I love everything about the X100s, the 35mm focal length is perfect for documentary photography, it is a versatile camera capable of capturing stunning images in everyday situations without drawing the fear factor often associated with a DSLR.

All of the following photographs were captured either on days when I wasn’t setting out with the aim of taking photos or in the case of the music photography images the X100s was acting as a second camera. I take the X100s literally everywhere, not just for the portability but for the fact I can rely on it to capture stunningly sharp and vibrant images. Click on any of the photos to view large on flickr.

Towards the Mournes
This image of the Mourne mountains was taken during the Easter break after one of the heaviest snow falls in a decade.
Early Morning
This mono image was captured on White Rocks Beach in County Antrim during a cold morning just after Christmas 2012. This photo was captured with the pre-production camera and I was struck my the sharpness and speed at which the camera performed.
The Duke of York
Stripes were definitely in last June. This lowlight image was captured during an evening out and a visit to the brilliant Duke of York in Belfast.

You can see more images on David’s blog here: http://www.flixelpix.com

About David

David Cleland is a documentary and landscape photography from Ireland. To see more of his work you can follow him on Twitter and Facebook or subscribe to his blog.

What to shoot in November – Longer wintry nights

Remember, remember, there’s plenty to shoot in November! Don’t put your camera into hibernation just when the nights are drawing in – try our pick of this month’s most photogenic events

The end of October saw the clocks shuffle backwards by an hour across the whole of Europe, giving early risers a little more daylight, and earlier sunsets at the end of the day. Don’t be disheartened by the encroaching dark or use it as an excuse to hang up your camera until the spring, though – there’s plenty to shoot in these shorter days. For starters, why not try your hand at some low-light photography? Before you even leave the building, do a little planning.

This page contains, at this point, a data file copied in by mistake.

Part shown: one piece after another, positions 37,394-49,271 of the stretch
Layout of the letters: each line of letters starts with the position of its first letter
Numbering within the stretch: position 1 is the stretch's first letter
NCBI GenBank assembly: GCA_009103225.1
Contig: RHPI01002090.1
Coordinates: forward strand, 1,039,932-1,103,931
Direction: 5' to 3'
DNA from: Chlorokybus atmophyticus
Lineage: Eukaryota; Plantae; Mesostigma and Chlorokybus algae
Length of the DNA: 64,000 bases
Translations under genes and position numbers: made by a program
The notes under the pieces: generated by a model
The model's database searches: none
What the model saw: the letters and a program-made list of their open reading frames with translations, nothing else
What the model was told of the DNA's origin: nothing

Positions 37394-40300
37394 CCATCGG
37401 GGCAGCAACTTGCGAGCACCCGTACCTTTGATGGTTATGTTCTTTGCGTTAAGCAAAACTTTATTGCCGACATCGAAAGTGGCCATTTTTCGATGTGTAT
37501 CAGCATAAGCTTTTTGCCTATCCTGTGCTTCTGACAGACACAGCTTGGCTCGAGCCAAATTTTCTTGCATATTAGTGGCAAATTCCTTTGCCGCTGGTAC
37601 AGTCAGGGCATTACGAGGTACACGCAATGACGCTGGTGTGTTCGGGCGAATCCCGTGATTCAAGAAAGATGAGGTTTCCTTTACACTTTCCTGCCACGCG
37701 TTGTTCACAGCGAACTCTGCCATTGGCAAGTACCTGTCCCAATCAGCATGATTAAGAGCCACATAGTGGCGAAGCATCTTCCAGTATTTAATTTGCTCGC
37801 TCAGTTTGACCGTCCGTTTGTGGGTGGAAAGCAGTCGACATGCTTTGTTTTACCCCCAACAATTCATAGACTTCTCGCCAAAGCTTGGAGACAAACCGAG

Think about where you’d like to shoot, and be sure to tell someone where you’re headed – or better still, convince an equally shutter-happy friend to come along for the ride.

Don’t let your quest for the perfect shot get in the way of personal safety, and be sensible about where you plan to stop and take pictures. Cities and remote landscapes alike can be beautiful once the sun’s gone down, but they can be scary and potentially dangerous as well – so be safe.

Low-light landscape pictures can be incredibly impressive, but getting a great shot when there’s little light around is a real challenge – longer shutter speeds are essential, so make sure you’ve got a tripod or other support on hand to ensure pin-sharp details. Keep your ISO setting low and set a shutter speed of around 15 seconds to capture as much light as you can. Set your lens as wide as possible and ensure your aperture’s also as wide as it can go, which will help to retain details and make the most of available light. Adjust your camera’s white-balance to change the mood of the image: you might find that cooler, bluer tones give you more of a midnight feel, so don’t forget to experiment while you have the chance.

Want to capture a lifelike scene at dusk? You could always test-drive the built-in HDR feature on most X-series cameras to layer exposures and achieve as much detail as possible in your final image. And if your dramatic sunset landscape has turned out cloudy, try using the X-series’ Film Simulation modes to shoot a moody black & white twilight scene with real drama in the skies above. Most importantly, don’t forget to take a torch, keep a spare camera battery cosy in your pocket and wrap up warm, because the more comfortable you are, the more you’ll enjoy your low-light shoot.

First frost

First FrostIf the month lives up to its reputation we’re in for chilly mornings – but this means beautiful images of finely-detailed frost for you. Get close to the fronds of plants in your garden, or seek out a frozen cobweb for a glorious late-autumn shimmer. Just head out around sunrise before any thaw and don’t forget your gloves!

Winter wildlife

Winter wildlifeWild creatures are readying themselves for the rigours of winter, so this time of year is an ideal opportunity to see beasts out and about collecting their food. If you’re a fan of feathered subjects, try setting up a feeding station in your garden and see what local birds you can lure in front of longer lenses like the XF 55-200mm.

Christmas lights

Christmas lightsThe big switch-on seems to happen earlier every year – but that just means more time for shooting the decorations! Larger towns and cities become a festive light show, but make sure you time your shooting for twilight so there’s still some blue in the sky – it’s this contrast of natural and man-made light that will make your shots sparkle.

Festive markets

Festive marketsWith Christmas just around the corner, you’ll find festive markets aplenty in your local towns and villages. Seasonal crafts, twinkling decorations, cheerful crowds and a variety of unusual foods present ideal subjects, and if you’re shooting handheld, remember to switch your Optical Image Stabilisation on for sharper shots.

Traffic trails

Traffic TrailsLong exposures change the way you see the world, and a great example is when shooting the rush hour. Using a shutter speed of around 10 seconds turns crawling cars into an amazing stream of light and with its shortened days November is the perfect time to try it out – you can even shoot a few on your way home from work.